Barley-Malt, because Com costs less. #
But the element of QUALITY, the essential
of Healthfiilness, must be lacking in such Beer.
Choice Barley, Selected Hops and extra
quality Yeast are the prime essentials of Good
and Healthful Beer.
This is a well known scientific fact.
We use the choicest Barley and Saazer
Hops in brewing our Beers, adding a small
quantity of Rice in pale beer.
These Saazer Hops, from a small province
in Bohemia, have been found by Scientists to
contain a superior quality of that wonderful
health-giving substance—Lupulin.
Lupulin is creating a stir in the scientific
and medical world because of its marvelous
results in the treatment of nervous and digestive
disorders. *
We import a greater quantity of these
expensive Saazer Hops than all other brewers
Our storing capacity — 600,000 barrels,
more than double that of any other Brewery”
in the United States—makes it possible for us to
store (lager) our Beer from four to five months,
the time necessary to thoroughly age it.
This perfect maturing brings out, to the
utmost, the health-giving qualities of the choice
ingredients used.
These are the facts relative to what cofi
stitutes good beer.
They are worthy the attention of every
person who demands the best when eating
or drinking.
Anheuser-Busch Brewing Ass’n
St. Louis U. S. A. \
Largest Brewers in the World
i • *
"> ■ , • ■
' i. • '• ' '
I.aFayelte, July 29.—(Special.)—As an
outgrowth of tiio mass meeting of demo
crats of Chambers county, which met In
the court house about three months ago
with petitions to the democratic executive
committee of Chambers county requesting
a more liberal qualification clause to par
ticipate in the county primary election,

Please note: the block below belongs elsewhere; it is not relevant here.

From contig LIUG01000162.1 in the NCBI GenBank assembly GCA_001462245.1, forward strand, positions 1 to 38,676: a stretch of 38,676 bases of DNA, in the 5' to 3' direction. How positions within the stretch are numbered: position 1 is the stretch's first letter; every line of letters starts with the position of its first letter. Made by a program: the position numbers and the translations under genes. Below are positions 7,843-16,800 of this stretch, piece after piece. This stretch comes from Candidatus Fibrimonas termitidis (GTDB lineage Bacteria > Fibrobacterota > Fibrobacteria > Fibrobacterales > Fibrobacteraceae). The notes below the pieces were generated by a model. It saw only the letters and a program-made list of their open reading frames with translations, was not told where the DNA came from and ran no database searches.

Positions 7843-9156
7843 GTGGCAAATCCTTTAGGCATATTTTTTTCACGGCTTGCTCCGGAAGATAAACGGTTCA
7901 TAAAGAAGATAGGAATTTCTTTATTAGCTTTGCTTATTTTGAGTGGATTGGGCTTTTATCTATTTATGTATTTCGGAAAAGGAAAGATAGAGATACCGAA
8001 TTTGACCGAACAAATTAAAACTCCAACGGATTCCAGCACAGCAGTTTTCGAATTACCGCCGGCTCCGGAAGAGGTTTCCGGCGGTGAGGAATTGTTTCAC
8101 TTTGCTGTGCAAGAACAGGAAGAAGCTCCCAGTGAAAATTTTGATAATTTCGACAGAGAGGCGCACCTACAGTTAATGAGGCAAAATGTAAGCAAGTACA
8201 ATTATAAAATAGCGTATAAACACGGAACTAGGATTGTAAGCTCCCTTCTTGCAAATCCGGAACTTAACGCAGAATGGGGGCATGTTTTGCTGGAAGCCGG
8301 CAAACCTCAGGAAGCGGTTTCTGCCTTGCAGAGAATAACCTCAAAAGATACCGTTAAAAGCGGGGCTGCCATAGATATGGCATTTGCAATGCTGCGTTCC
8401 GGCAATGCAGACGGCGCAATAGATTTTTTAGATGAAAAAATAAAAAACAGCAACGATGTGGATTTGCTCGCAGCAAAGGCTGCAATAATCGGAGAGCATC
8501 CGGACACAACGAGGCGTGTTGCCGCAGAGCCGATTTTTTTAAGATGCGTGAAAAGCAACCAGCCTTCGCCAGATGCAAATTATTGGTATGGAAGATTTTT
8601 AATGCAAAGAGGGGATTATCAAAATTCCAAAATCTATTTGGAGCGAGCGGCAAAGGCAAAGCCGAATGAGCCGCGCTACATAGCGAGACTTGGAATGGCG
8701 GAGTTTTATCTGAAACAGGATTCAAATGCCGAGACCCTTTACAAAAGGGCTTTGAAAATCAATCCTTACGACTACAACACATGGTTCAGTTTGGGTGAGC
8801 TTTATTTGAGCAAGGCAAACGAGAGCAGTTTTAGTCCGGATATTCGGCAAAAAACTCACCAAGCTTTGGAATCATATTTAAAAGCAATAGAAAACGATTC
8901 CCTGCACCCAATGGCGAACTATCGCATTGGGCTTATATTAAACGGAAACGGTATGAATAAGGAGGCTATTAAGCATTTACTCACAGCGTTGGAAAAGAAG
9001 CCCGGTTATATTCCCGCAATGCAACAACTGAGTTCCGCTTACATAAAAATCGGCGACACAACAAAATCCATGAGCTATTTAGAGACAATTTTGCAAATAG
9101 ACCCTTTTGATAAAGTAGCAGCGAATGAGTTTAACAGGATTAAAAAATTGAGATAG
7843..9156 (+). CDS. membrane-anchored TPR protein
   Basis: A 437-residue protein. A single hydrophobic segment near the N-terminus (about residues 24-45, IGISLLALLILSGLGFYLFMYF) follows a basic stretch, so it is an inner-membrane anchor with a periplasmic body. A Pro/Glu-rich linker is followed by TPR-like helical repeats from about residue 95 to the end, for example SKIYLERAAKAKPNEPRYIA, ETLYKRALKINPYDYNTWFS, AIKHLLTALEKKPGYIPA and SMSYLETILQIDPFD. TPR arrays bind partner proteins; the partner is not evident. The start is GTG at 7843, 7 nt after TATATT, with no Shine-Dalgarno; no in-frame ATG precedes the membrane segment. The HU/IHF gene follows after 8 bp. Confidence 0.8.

about five hundred representative citizens,
chiefly old line democrats, met here today
pursuant to call and nominated an Inde
pendent county ticket. A. L. Harrell of
Beat 11 was made chairman of the con
vention and J. J. Robinson, Jr., of Beat ,
s secretary.
The following resolutions were read and
"Whereas, the present so-called demo
cratic party of this county has become
oligarchs! in its rulings and administra
tion of our county affairs, and therefore is (
unworthy of the support of believers In
democratic principles,
"Resolved, first, That In withdrawing
from the present so-called democratic
party we wish it understood that we ad
here to the principles of democracy as ex
pounded by Jefferson and Bryan and other
orthodox democratic leaders. Second, we
denounce the present so-called democratic
executive committee for Its arbitrary,
wrongful and undemocratic rulings. Third,
we denounce the present county adminis
tration for not conducting our county af
fairs according to laws made for the
protection of the people. Fourth, we prom
ise the people of this county if placed In
power that we will administer their af
fairs according to the laws of the state
and with the strictest economy compati
ble with good public service. Fifth, we
hereby pledge ourselves to support the
nominees of the state primary to be held
on the 27th day of August next."
The following ticket was nominated:
Representatives, W. E. Baaworth, M. V.
Moley; commissioners, T. 11. Allen, John
A. Frazer; sheriff. J. W. Payne. This puls
a double ticket for all county officers.
The following are nominees of the pri
mary held some time since; Representa
tives, E. M. Oliver, S. 1,. Burney; commis
sioners, R. C. Germany, J. H. Wallace:
sheriff, J. M. Walton. The campaign
promises to be a lively one. In today’s
convention an executive rommitte was ap
pointed to administer the affairs of the